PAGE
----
Bromen Spellbane's page

263 posts. Alias of Deylinarr.

First time GM here, wanted to pose this scenario to the Collective to get your thoughts....

A rogue is being chased through the forest by a fighter. The rogue comes to an area where the canopy is thicker (ie, 'dim light') and there are many rock formations. He thinks it looks like a great place to hide. He rolls a decent Stealth check and waits.

The fighter comes through and fails her perception check to beat the rogue's stealth. But in true fighter fashion, decides to keep walking forward looking for him anyway (move action). The fighter walks right into the rogue's square.

A) in this scenario, would the fighter still be able to use her standard action to make an attack? She was truly unaware of her opponent right up until the moment they bumped into each other. Is it still a normal round or some weird surprise round type situation within the normal flow of combat?

B) if the fighter had walked near the rogue's square and the rogue took an AOO, does the fighter now have the chance to finish their move action and make an attack on the rogue?

Thank in advance for the assistance!

Consider the Staff of Dark Flame...for 47,000gp you get:

Description wrote:

Made from bleached bones that have been fused together, the head of this staff burns with an unholy fire. This staff can be used as a +1 flaming quarterstaff (only one end of the staff bears magical enhancement), and it retains this property even if all its charges are drained. This staff can cast the following spells:

•False life (1 charge)
•Ray of enfeeblement (1 charge)
•Scorching ray (1 charge)
•Fireball (2 charges)
•Animate dead (3 charges)

A +1 weapon that also functions as a staff for spellcasting purposes. Pretty sweet. Other than the general rule about certain magics only allowable in certain slots (ie, no DEX gloves or INT belts), is there any mechanical reason why you cannot instead make a Bow of Dark Flame?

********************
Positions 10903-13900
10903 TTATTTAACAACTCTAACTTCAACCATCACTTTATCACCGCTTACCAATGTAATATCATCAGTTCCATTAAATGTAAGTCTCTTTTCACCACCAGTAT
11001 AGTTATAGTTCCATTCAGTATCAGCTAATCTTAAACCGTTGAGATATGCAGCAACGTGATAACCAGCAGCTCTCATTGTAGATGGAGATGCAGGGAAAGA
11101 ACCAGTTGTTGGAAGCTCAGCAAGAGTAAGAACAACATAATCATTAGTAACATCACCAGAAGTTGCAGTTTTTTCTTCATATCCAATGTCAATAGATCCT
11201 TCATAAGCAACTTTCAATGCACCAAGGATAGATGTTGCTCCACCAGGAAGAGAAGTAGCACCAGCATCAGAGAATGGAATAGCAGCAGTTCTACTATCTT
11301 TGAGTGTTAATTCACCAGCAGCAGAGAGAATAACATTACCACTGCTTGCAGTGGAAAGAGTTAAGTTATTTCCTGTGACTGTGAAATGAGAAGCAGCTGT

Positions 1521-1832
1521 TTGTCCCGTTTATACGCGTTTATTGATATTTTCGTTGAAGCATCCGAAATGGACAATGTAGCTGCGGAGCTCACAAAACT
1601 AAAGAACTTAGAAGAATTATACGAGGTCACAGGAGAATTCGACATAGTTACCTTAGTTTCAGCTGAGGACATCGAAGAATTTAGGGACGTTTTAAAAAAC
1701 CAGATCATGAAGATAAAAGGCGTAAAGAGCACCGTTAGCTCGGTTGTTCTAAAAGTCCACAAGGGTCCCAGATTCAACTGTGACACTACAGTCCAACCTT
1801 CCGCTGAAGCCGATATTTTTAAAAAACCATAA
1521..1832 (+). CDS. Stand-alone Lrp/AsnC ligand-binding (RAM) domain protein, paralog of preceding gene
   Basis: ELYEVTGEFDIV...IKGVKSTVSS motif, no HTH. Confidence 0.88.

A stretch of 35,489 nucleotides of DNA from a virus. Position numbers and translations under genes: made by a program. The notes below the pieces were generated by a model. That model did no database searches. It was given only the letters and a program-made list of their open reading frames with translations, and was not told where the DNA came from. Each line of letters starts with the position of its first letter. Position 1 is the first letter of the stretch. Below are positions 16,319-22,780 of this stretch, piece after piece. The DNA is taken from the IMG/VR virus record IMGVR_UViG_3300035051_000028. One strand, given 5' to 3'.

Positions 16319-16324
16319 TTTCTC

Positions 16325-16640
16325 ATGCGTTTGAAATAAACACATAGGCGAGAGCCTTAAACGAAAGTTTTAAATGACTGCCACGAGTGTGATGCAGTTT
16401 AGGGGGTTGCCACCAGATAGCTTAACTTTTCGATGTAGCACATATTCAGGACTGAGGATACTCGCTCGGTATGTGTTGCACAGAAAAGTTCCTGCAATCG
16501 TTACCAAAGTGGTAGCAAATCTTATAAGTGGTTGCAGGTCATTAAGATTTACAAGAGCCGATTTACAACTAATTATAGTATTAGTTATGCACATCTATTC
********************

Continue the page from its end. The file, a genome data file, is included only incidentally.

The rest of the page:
Made from bleached bones that have been fused together, this +1 flaming longbow glows with an unholy light, and it retains this property even if all its charges are drained. This bow can cast the following spells:
•Abundant Ammunition (1 charge)
•Gravity Bow (1 charge)
•Arrow Eruption (1 charge)
•Versatile Weapon(2 charges)
•Windwall (3 charges)

One could argue that a longbow is a more useful weapon than a quarterstaff but that's certainly a matter of player (and character) opinion. Spell levels are almost the same (Abundant is actually a level lower) so from an enchantment perspective it should match up to the 27,133 crafting cross of the staff.

But is it allowed? The crafting requirements for the staff are both feats (staff and weapon) so is it really that different to create a +1 weapon of a different type that functions like a +1 quarterstaff??? Or would something like this have to go the spell storing route?

Im pretty sure I know the answer but the rules wording makes me wonder....Im trying to build a better pyromancer so Ive been reading up on sorcerer bloodlines and wizard arcane schools.

Some things are very straightforward, like the Evocation school's Intense Spell ability:

srd wrote:
Whenever you cast an evocation spell that deals hit point damage, add 1/2 your wizard level to the damage (minimum +1). This bonus only applies once to a spell, not once per missile or ray, and cannot be split between multiple missiles or rays.

Easy enough to understand. But here's the question: if an Evocation wizard ever takes a few cleric levels, does this ability affect ALL evocation spells cast? Obviously it would only add 1/2 the wizard level but if he casts Admonishing Ray in a divine slot does he still add that 1/2 wizard level?

And what about the Elemental Bloodline Arcana:

srd wrote:
Whenever you cast a spell that deals energy damage, you can change the type of damage to match the type of your bloodline. This also changes the spell's type to match the type of your bloodline.

This one doesn't mention the word "sorcerer" at all.....are they just streamlining the language, or can my sorcerer/cleric cast Ice Strike instead of Flame Strike? Or more specifically, does a 1 level sorcerer dip give my wizard the ability to manipulate energy on his wizard spells also?

Im playing through Carrion Crown and our party is surrounded by the cleric wants to drop an Undeath to Death to thin out the herd a bit. In trying to figure out what happens we've come up against some confusing stats, wanted to get the community's take on things......

- the spell has no affect on creatures 9HD or more
- the bestiary entry for a standard Vampire says 8d6+72 leading us to believe it would be 8HD and therefore affected by the spell
- BUT it also says "sorcerer 8", and since the Vampire template says CR+2 doesn't that mean the vamp is a 8 class levels +2 = a 10HD creature? The bestiary listing is CR9 which seems to agree its a level 10 creature and therefore NOT affected by the spell.

So the core of the question is.......if the creature says "8d6+72" does that make it an 8HD creature, or do things like templates etc need to be taken into account beyond that hit points entry to determine 'true' Hit Dice for spell effects etc?

thanks as always!